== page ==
For the first time in a generation, PCs in the second quarter of the year didn't account for the majority of DRAM sales, yet another sign that the industry is moving into a post-PC era, according to data from IHS iSuppli.
PCs in the second quarter accounted for 49 per cent of DRAM shipments, down from 50.2 per cent in the first quarter, IHS iSuppli said.
The market share of DRAM sold for PCs hasn't dipped below 50% since the 1980s, when computers were new and sales were booming.
That they have lost their majority share of the DRAM market, "represents a major milestone and the arrival of a new era in technology," IHS said in a report.
DRAM shipments for PCs will drop another 6 per cent over the next year or so, sliding to 42.8 per cent by the fourth quarter of 2013.
"The arrival of the post-PC era doesn't mean that people will stop using personal computers, or even necessarily that the PC market will stop expanding," said Clifford Leimbach, memory analyst at IHS.
"What the post-PC era does mean is that personal computers are not at the center of the technology universe anymore -- and are seeing their hegemony over the electronics supply chain erode," he continued. "PCs are no longer generating the kind of growth and overwhelming market size that can single-handedly drive demand, pricing and technology trends in some of the major technology businesses."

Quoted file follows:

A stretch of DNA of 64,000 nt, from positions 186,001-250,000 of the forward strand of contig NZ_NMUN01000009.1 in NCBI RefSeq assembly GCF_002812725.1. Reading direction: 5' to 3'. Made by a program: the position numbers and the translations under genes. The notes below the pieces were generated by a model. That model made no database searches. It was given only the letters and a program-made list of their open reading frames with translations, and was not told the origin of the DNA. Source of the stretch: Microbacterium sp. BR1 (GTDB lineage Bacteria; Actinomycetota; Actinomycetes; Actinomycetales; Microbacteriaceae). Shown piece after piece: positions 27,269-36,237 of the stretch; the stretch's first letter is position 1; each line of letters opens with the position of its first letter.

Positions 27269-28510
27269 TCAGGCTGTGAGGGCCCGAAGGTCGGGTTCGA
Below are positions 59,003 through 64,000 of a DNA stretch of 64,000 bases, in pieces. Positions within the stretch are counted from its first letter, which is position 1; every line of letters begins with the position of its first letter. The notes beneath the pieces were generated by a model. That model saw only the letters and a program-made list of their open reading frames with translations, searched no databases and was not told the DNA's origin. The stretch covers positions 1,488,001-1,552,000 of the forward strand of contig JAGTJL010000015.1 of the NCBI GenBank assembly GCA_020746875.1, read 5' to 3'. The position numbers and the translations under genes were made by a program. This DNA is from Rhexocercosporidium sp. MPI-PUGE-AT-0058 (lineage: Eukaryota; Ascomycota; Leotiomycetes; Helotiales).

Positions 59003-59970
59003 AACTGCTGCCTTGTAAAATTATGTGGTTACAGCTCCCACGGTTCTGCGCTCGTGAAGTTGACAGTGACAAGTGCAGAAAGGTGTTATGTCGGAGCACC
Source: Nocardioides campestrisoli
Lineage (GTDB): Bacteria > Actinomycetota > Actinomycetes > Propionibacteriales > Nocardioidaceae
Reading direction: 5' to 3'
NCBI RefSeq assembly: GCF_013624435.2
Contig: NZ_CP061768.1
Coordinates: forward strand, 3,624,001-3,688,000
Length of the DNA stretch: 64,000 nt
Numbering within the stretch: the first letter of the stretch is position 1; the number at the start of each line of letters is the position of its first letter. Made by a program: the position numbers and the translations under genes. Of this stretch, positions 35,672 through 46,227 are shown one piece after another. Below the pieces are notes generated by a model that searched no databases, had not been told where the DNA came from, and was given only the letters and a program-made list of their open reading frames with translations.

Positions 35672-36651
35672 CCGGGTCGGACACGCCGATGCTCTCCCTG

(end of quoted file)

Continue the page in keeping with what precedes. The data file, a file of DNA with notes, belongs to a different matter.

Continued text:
DRAM suppliers are turning their attention to serving the needs of fast-expanding new markets for smartphones and tablets, Leimbach said.
The DRAM dip is only one of several indicators that the PC industry is losing its influence. Others factors include "the declining power of the Wintel alliance, as well as Apple Inc.'s smartphone- and tablet-driven ascendency to chip purchasing leadership above traditional PC-oriented frontrunners like Hewlett-Packard," Leimbach said.
The downturn in PC market share of DRAM has been unfolding for years; in the first quarter of 2008, DRAM sales for PCs hovered at approximately 55%.
Lucas Mearian covers storage, disaster recovery and business continuity, financial services infrastructure and health care IT for Computerworld. Follow Lucas on Twitter at @lucasmearian or subscribe to Lucas's RSS feed. His e-mail address is firstname.lastname@example.org.
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